The December 6, 1917, Halifax explosion was the largest man-made non-nuclear blast in history

Bradley, Jesse N.
December 2002
Military History;Dec2002, Vol. 19 Issue 5, p16
Provides information on the Halifax, Nova Scotia explosion on December 6, 1917 involving the ships Mont Blanc and Imo. Captains of the ships; Description of the cargo of the ships; Circumstances that led to the explosion.


Related Articles

  • SOME INFLUENCES ON THE GAELIC OF CAPE BRETON. Grannd, Seumas // Scottish Language;1998, Issue 17, p119 

    The article discusses some influences of Gaelic language to the people of Cape Breton Island in Nova Scotia province of Canada. It explores the historical background of Cape Breton which includes the unsuccessful proposal of T.R MacInnes MP in 1890 to make Gaelic as the official language of...

  • Pier 21: Stories from Near and Far. Faller, Sherry // CM: Canadian Review of Materials;Jun2015, Vol. 21 Issue 38, p7 

    No abstract available.

  • First Flight. Gray, Charlotte // Beaver;Feb/Mar2009, Vol. 89 Issue 1, p14 

    The article presents information on the first manned, heavier-than-air flight in Canada. A biplane called the "Silver Dart," constructed by the Aerial Experiment Association (AEA), was flown on Cape Breton Island by John Alexander Douglas McCurdy on February 23, 1909. The article focuses on the...

  • The "Subway Sailors" Who Saved New York. Clarey, North // Saturday Evening Post;5/13/1944, Vol. 216 Issue 46, p16 

    Focuses on the efforts of the Coast Guardsmen to prevent the El Estero ammunition ship from exploding in New York City on April 24, 1943. Details of the incident; Significance of the courage shown by the guardsmen to the city; Technique used by the guardsmen to prevent the explosion.

  • Chapter Five: Final Hours aboard the Maine. McNeese, Tim // Remember the Maine! The Spanish American War Begins;2002, p57 

    Chapter 5 of the book "Remember the Maine! The Spanish-American War" is presented. It discusses the remaining days of the battleship Maine in Havana Harbor which reported no suspicious activities while the ship's men continued to take orders such as being watchful for any suspicious activity...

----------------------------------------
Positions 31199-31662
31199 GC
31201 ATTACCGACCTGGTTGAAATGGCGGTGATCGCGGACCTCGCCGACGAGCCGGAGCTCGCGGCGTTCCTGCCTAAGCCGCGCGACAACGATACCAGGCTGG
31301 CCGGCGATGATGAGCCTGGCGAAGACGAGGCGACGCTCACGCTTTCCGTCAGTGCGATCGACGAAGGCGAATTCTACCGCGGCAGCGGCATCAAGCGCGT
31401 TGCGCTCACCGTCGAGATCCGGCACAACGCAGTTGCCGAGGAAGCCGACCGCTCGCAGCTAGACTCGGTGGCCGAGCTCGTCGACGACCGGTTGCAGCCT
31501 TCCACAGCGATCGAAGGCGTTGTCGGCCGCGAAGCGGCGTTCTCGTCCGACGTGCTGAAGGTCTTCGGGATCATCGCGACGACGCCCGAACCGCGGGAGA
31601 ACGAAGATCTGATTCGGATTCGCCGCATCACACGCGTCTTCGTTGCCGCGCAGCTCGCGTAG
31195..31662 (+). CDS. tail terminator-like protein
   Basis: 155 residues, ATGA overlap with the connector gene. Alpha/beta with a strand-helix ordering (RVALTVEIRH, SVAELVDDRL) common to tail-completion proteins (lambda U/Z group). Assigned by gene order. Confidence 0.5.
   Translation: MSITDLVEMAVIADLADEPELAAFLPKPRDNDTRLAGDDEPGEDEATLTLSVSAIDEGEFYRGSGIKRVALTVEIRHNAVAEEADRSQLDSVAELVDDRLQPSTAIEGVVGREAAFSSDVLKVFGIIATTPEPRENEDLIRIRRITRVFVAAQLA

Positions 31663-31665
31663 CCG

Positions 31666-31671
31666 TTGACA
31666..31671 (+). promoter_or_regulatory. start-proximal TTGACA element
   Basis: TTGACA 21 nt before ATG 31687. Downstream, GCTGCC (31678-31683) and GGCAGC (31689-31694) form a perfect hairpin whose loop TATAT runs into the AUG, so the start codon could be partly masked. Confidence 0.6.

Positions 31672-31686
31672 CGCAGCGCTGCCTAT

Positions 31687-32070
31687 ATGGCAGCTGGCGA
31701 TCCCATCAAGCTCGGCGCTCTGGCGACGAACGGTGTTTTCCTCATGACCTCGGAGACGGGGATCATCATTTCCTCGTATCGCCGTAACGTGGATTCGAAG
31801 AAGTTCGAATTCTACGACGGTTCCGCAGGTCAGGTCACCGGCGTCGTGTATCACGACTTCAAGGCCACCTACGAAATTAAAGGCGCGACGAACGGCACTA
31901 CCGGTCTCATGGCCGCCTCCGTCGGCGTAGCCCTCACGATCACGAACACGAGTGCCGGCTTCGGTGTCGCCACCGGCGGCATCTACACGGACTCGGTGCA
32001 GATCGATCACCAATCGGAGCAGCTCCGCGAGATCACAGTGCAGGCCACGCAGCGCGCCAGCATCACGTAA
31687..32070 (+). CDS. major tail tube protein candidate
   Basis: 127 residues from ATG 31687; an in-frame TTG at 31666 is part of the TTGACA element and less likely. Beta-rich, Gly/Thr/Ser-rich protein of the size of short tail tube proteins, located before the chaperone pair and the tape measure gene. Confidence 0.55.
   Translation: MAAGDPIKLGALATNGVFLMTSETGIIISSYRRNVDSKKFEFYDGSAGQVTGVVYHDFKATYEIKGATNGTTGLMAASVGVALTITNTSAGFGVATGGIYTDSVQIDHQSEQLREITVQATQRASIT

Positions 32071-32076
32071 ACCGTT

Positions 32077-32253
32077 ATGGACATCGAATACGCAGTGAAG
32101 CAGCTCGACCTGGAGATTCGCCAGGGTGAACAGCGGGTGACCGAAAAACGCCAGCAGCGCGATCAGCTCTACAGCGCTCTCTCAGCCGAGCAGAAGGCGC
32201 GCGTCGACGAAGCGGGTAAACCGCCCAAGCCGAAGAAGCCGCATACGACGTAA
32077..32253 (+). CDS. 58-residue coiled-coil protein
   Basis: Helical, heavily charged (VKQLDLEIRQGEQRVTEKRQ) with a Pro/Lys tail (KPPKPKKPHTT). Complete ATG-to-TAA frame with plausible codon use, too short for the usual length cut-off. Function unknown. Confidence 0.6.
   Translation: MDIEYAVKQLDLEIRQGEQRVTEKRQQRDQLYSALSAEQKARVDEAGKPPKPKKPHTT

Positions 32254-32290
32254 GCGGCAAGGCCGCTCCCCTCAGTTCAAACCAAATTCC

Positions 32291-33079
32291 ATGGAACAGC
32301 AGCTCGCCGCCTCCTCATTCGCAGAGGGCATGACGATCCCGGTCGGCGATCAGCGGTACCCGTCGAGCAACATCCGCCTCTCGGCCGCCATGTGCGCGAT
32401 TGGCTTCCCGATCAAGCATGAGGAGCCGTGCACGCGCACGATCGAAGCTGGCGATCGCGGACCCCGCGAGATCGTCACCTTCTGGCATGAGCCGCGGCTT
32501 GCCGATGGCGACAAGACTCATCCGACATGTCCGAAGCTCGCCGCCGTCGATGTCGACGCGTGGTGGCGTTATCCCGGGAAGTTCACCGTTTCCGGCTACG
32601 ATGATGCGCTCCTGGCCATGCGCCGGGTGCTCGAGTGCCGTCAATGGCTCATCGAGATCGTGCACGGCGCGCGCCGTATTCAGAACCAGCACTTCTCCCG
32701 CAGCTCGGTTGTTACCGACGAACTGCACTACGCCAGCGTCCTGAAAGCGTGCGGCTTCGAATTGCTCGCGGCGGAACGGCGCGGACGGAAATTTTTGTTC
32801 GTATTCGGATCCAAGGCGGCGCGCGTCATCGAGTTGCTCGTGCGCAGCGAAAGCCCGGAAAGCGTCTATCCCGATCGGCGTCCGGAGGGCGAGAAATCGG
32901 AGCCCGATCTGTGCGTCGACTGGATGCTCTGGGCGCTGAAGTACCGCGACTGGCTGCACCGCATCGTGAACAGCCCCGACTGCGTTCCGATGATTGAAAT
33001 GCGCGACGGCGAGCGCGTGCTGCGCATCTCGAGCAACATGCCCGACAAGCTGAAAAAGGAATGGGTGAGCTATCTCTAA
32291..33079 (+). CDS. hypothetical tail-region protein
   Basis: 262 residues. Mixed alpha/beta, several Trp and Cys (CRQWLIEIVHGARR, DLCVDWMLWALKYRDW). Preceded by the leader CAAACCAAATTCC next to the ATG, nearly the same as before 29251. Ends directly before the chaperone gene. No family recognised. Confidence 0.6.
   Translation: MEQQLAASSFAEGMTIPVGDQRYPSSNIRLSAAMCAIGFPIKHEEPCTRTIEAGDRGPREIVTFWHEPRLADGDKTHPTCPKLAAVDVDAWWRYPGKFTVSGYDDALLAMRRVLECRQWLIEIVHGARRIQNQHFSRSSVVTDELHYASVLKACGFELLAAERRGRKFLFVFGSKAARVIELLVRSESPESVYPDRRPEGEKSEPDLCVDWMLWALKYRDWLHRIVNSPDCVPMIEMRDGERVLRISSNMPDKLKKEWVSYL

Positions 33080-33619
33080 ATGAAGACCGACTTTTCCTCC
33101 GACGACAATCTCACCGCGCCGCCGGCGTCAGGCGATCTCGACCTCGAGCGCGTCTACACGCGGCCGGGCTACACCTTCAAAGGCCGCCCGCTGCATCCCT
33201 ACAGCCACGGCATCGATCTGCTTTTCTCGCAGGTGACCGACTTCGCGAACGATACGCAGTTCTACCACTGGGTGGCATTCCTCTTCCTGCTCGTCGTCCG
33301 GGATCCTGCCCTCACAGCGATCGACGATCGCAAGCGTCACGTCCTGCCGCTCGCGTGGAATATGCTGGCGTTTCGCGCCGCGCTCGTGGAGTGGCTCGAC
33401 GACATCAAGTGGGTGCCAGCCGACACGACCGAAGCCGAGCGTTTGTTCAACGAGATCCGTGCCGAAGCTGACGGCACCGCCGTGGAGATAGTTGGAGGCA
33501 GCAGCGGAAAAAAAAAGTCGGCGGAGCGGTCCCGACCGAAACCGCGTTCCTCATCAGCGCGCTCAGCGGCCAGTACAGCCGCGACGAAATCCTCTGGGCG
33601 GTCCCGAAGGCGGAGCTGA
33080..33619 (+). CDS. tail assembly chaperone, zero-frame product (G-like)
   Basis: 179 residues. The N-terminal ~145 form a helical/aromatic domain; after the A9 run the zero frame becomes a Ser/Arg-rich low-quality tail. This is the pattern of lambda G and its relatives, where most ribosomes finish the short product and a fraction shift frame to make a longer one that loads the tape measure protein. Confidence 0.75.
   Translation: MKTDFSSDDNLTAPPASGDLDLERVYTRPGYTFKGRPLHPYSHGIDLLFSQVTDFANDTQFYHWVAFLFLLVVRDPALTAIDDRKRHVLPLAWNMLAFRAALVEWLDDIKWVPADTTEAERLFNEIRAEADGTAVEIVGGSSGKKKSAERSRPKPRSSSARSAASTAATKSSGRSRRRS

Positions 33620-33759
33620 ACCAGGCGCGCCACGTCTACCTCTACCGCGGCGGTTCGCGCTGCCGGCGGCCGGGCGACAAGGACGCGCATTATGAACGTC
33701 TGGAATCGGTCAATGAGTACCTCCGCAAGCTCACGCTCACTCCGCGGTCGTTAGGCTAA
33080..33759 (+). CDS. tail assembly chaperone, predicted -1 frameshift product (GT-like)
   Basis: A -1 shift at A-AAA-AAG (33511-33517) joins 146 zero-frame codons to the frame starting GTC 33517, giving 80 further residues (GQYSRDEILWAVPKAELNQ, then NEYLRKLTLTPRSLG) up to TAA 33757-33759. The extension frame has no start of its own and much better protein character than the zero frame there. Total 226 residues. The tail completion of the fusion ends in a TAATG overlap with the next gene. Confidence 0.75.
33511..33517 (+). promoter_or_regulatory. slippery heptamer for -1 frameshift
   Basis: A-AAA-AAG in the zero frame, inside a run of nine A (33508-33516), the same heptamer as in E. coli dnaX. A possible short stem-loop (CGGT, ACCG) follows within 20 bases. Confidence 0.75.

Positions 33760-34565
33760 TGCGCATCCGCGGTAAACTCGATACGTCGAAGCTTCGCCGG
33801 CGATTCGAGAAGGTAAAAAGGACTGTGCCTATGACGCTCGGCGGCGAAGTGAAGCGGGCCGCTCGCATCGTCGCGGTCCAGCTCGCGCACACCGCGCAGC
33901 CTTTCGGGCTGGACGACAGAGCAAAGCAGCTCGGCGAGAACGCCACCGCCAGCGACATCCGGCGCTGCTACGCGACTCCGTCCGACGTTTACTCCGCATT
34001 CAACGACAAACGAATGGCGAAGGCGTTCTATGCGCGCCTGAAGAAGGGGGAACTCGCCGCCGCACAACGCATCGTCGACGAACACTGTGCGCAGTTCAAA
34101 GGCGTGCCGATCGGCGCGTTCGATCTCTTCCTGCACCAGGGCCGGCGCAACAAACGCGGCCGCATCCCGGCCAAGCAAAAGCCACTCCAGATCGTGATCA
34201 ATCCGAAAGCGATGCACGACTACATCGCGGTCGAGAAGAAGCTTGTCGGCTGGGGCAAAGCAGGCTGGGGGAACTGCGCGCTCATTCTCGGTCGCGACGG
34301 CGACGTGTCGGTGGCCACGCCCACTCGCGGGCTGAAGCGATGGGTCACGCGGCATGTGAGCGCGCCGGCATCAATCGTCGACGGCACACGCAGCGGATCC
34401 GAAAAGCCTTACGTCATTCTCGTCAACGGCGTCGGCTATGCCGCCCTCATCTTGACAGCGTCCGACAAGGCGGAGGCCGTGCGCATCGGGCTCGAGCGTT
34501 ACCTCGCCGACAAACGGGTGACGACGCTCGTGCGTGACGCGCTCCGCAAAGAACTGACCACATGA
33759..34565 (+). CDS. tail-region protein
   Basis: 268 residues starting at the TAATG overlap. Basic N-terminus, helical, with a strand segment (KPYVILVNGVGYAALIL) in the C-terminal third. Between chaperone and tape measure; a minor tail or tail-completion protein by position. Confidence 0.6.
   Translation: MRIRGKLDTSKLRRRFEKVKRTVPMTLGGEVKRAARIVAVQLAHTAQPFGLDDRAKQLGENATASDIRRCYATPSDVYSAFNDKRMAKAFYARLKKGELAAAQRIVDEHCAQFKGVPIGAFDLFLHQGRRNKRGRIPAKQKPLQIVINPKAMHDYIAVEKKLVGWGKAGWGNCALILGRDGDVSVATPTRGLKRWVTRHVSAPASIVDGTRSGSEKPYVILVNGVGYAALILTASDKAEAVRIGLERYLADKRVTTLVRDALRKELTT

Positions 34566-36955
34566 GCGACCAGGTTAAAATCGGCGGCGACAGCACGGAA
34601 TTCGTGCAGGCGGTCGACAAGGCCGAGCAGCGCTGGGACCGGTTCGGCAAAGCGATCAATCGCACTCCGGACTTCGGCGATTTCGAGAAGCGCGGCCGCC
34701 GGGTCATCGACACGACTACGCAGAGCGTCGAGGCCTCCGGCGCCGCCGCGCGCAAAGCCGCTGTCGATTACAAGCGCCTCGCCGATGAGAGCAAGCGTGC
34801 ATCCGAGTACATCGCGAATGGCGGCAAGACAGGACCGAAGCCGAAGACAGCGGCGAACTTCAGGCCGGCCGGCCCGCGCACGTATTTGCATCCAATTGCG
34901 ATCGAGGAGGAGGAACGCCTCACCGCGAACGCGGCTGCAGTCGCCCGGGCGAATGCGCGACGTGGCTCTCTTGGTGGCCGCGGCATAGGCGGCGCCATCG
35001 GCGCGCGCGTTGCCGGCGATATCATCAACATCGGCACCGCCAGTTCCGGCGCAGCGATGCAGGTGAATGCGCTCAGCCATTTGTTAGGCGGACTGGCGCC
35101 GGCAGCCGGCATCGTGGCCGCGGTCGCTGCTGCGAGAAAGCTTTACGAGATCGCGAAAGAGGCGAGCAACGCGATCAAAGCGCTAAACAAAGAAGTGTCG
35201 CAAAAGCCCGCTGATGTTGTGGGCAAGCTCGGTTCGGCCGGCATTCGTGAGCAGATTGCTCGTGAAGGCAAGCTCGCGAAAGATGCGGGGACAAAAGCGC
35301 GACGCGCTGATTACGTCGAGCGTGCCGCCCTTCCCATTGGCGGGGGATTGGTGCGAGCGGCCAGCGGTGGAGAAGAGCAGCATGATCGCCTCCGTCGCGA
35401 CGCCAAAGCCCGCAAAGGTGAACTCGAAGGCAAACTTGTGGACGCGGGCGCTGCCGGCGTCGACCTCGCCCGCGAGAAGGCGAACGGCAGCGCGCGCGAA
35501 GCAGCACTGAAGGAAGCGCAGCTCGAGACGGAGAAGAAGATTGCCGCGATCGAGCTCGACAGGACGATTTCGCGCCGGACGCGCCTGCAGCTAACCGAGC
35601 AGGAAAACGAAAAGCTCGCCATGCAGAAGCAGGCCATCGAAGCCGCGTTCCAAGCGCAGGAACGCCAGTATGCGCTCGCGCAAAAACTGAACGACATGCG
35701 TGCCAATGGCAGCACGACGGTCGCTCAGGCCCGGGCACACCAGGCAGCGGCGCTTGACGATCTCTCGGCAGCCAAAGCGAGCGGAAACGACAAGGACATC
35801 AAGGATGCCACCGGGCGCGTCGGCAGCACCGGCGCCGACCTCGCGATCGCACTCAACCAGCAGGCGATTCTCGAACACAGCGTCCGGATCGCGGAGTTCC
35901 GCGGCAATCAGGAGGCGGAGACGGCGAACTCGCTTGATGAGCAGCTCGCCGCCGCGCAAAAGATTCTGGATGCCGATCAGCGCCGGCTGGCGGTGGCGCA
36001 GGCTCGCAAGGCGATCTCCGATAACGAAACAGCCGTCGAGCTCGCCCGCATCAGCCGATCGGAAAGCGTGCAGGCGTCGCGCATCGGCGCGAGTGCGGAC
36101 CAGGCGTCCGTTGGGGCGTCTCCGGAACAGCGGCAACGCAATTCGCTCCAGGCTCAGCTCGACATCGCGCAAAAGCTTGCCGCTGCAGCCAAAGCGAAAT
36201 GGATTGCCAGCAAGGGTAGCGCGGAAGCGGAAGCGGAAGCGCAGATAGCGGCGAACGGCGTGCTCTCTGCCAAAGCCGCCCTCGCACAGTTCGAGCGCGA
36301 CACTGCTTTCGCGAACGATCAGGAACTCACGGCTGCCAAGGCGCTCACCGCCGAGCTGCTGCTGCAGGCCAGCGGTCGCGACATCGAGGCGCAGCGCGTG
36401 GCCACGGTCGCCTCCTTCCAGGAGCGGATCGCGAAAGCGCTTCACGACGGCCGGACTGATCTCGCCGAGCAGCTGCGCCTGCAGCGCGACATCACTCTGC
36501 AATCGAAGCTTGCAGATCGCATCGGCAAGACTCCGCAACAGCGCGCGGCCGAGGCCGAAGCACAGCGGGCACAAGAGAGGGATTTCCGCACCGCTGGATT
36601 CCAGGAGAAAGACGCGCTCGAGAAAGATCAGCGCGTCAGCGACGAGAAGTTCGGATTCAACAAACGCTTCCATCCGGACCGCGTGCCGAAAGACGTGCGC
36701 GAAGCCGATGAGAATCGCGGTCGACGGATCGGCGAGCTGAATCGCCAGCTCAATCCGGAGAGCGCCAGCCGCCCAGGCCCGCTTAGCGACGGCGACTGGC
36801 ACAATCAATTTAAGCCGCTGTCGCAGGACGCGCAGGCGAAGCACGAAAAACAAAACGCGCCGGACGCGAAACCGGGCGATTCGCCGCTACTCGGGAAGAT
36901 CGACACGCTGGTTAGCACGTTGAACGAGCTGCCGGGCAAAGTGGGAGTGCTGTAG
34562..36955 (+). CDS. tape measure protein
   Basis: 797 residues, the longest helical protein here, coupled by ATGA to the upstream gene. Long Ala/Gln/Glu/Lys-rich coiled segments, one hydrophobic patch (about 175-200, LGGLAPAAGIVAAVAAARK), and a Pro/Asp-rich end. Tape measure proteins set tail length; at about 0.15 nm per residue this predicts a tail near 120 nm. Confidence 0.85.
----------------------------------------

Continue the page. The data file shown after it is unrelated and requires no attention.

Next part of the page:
• Separatists in Nova Scotia.  // From the Atlantic to the Pacific: Canadian Expansion, 1867-1909;2005, p12 

    The chapter focuses on the anti-confederation movement in Nova Scotia. Canada had been a country only a few months when anti-Confederationists in Nova Scotia started petitioning Great Britain to allow their province to secede from the rest of Canada. Joseph Howe, the leader of the...

  • In the Province of History: The Making of the Public Past in 20th-Century Nova Scotia. Guildford, Janet // Labour / Le Travail;Fall2011, Vol. 68, p192 

    The article reviews the book "In the Province of History: The Making of the Public Past in 20th-Century Nova Scotia," by Ian McKay and Robin Bates.

  • Black smoke spells big trouble. Morgan, E.O. // Fathom;Jul-Aug94, Vol. 26 Issue 4, p2 

    Features a mishap involving the explosion of an aircraft carrier's 2B boiler. Black smoke observed by watch standers after engineers lit off the boiler; Damage to properties and injuries; Findings of the mishap investigators; Material problems; Supervisory and watch-stander error; Lessons...

  • THE BIG BANG. Hurst, Charles K. // Beaver;Dec2003/Jan2004, Vol. 83 Issue 6, p52 

    Focuses on a non-nuclear explosion that destroyed the Ripple Rock in British Columbia in 1958. Ship tragedies which occurred because of the rock form; Effects of the explosion.


Read the Article


Sorry, but this item is not currently available from your library.

Try another library?
Sign out of this library

Other Topics